Early concern about neighbors reporting on neighbors for violating COVID-19 restrictions over Thanksgiving and into the holiday season may fizzle out, following a quiet weekend. According to Lt. Juli-Ann McConkey, public information officer for the City of Bend Police Department, police received just one complaint about COVID-related compliance over the Thanksgiving weekend, and they did not issue a citation. Likewise, the Deschutes County Sheriff’s Office had received no complaints about Thanksgiving gatherings as of Nov. 27. Ahead of the national holiday, state health officials had advised that no more than six people or two households gather together, to help reduce the spread of coronavirus.
Central Oregonians have thus far not engaged in copious reporting about homes or businesses violating mask and social distancing orders. From March 20 through Nov. 30, Bend PD reported receiving 209 complaints, with none resulting in a citation or fine. (Police did help city Code Enforcement officers issue one citation that resulted in a $100 fine.) Generally, the Police Department enforces masking guidelines regarding individuals and responds to calls to the non-emergency line with concerns that customers are not wearing masks at businesses. Other business-related complaints are handled by City of Bend Code Enforcement.
“When we receive a call for service regarding someone not wearing a mask in a business, we respond to the call, try and locate the individual, educate the individual, and offer a mask to them,” said McConkey in an email interview. “If the individual refuses to wear the mask, then they will be asked to leave the business.”
Following a special meeting back in July, the Bend City Council established a potential $100 fine for the first violation, a $250 fine for the second and a $500 fine for any subsequent violation of the Oregon Health Authority’s statewide Mask, Face Shield and Face Covering Guidance. The City Council recently updated its masking requirements at a Nov. 18 meeting, expanding enforcement efforts and establishing a new fine of up to $750 on businesses and organizations. Potential fines and general enforcement for individuals will remain the same. Enforcing the new changes will fall on Code Enforcement, which handles most enforcement regarding maskless customers or employees at businesses. So far, enforcement has been complaint-driven.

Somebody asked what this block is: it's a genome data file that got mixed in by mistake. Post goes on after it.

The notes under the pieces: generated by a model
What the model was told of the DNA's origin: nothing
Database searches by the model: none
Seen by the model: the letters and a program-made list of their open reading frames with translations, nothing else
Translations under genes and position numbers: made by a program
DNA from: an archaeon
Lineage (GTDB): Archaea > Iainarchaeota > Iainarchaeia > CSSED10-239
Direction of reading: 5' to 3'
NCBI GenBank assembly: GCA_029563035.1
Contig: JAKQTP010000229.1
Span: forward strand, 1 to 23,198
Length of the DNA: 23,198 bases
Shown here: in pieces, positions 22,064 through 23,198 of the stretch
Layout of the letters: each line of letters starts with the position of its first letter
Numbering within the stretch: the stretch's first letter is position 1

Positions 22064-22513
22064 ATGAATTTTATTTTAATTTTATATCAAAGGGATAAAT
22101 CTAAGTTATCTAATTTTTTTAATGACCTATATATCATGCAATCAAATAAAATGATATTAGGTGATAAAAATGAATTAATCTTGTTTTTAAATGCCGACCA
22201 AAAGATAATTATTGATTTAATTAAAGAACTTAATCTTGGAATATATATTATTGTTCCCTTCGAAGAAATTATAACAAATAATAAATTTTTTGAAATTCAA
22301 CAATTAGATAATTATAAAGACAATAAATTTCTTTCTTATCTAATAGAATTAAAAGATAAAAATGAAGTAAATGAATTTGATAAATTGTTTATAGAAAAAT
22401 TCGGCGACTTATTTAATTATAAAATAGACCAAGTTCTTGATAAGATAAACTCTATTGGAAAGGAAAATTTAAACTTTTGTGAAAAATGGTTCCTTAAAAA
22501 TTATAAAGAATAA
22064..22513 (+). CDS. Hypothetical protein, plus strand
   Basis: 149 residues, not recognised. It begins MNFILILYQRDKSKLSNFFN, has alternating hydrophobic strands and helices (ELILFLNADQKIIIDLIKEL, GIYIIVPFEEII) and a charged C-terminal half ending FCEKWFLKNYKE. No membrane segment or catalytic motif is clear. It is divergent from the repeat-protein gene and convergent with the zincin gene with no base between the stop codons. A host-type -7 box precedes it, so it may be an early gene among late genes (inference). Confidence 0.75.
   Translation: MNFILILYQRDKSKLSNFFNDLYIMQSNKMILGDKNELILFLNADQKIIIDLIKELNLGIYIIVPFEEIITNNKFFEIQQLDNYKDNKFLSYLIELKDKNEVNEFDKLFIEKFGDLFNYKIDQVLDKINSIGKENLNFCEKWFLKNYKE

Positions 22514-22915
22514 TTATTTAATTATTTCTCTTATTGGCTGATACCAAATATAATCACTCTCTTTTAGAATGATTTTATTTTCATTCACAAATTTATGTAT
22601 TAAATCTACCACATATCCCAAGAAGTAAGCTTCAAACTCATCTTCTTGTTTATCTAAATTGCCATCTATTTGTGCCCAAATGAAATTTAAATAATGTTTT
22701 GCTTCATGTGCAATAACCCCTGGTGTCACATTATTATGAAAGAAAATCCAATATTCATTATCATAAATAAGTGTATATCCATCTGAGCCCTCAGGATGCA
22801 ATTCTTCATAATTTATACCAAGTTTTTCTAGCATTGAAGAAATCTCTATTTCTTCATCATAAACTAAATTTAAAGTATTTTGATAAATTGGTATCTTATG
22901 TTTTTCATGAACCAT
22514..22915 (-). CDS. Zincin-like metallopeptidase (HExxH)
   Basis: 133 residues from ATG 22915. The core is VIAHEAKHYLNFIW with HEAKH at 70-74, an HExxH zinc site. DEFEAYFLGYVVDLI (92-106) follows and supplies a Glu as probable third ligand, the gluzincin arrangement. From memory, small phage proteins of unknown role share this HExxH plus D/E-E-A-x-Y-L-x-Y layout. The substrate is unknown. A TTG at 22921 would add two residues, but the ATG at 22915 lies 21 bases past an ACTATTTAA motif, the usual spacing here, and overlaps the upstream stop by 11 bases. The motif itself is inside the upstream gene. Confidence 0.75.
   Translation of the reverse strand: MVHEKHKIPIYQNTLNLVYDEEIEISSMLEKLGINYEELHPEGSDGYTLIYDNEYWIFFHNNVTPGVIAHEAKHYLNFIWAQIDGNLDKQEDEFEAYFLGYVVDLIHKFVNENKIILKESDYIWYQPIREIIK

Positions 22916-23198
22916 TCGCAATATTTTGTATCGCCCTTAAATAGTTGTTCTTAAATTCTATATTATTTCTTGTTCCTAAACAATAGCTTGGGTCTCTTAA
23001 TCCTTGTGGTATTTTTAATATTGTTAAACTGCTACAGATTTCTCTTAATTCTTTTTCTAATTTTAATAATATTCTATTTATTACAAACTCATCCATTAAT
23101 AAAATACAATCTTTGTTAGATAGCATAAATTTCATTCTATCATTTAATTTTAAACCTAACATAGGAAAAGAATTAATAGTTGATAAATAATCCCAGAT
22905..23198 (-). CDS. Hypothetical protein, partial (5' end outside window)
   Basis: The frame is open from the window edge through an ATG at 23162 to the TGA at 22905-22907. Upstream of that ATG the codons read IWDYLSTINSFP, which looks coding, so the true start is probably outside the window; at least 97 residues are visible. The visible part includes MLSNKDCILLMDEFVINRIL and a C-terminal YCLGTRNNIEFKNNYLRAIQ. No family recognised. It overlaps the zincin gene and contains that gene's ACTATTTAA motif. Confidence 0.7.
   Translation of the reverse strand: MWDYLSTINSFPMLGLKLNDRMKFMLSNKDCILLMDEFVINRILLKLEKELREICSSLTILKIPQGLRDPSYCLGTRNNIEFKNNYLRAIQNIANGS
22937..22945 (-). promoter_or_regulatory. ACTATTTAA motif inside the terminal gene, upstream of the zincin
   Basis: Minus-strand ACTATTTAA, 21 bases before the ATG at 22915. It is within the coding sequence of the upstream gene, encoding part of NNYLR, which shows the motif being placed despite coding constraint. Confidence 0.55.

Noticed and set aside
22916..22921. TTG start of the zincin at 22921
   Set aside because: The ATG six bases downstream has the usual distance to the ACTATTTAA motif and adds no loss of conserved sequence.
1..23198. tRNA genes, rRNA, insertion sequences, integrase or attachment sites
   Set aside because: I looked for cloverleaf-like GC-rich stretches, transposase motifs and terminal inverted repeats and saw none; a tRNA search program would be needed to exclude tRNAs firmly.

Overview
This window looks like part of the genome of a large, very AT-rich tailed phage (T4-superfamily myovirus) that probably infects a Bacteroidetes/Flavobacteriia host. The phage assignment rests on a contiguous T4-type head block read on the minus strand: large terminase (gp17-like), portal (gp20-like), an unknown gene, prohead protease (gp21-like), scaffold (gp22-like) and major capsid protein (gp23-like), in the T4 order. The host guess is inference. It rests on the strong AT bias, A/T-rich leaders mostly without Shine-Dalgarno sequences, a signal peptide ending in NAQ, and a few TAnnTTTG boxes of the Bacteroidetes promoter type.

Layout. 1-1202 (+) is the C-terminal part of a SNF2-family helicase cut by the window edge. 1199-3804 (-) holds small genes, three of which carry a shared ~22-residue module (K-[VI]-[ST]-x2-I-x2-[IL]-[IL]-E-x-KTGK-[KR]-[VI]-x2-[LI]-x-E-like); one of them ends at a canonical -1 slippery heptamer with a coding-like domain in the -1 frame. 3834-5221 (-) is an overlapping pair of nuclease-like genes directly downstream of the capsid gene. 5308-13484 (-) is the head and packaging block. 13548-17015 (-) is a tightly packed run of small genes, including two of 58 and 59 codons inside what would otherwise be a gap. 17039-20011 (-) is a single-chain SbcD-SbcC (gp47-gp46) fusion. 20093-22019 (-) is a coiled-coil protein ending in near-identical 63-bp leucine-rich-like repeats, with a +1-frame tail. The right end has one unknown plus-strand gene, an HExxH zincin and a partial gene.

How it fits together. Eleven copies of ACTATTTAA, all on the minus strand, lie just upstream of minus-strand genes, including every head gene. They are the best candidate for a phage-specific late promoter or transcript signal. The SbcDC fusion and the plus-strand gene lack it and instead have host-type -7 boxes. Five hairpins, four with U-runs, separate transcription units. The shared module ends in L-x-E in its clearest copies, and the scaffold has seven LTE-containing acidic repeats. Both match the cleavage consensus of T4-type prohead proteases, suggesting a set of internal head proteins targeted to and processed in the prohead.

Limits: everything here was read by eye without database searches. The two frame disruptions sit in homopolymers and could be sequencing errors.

During the Nov. 18 City Council meeting, James Goff, Code Enforcement manager, explained how it will change.
“Complaints are filed by call-in to our COVID hotline with notice of violation letters provided to businesses in question, along with links to all of our current COVID guidelines,” Goff said. “We obviously are doing that because the thing that we’re trying to establish is voluntary compliance. Businesses receiving more than one complaint are inspected at least three times to determine whether or not a violation exists. If a violation is observed, a citation is then issued to that particular business.”
Code Enforcement will now move past complaint-based enforcement, conducting “random plain-clothes inspections of businesses or business types that have been recognized to be problematic,” Goff said. “Based on those observations, notice of violation letters would continue to be issued to first-time offenders with citations being issued if they’re going into a business that has previously been warned.” Unless Code Enforcement receives updated guidance from the City Council, Goff says they will continue to focus on voluntary compliance. This mirrors the Police Department’s direction as well.
“Bend Police would like to remind our community members to wear their masks, and we will continue to gain compliance through education.” — Lt. Juli-Ann McConkeytweet this
“Bend Police would like to remind our community members to wear their masks,” said Lt. McConkey, “and we will continue to gain compliance through education.”
To cover the increased costs for Code Enforcement, City Council discussed using $15,000 of the remaining $50,000 in CARES Act funds that it must use by the end of the calendar year. It’s looking to allocate another $10,000 of that to COVID-19 communication efforts, and $15,000 in economic hardship aid to members of the community most affected by the recent two-week freeze.
UPDATE 12/02/2020: James Goff told the Source Weekly via email that Code Enforcement received 23 COVID-19 guidelines adherence complaints about businesses over Thanksgiving week. He said that’s normal for November, but still higher than previous months.
“We absolutely do not want to be in a position to pursue enforcement action,” Goff said. “Many online educational resources are available to businesses and the general public, so we are hopeful they will continue to utilize this information.” That information is available here.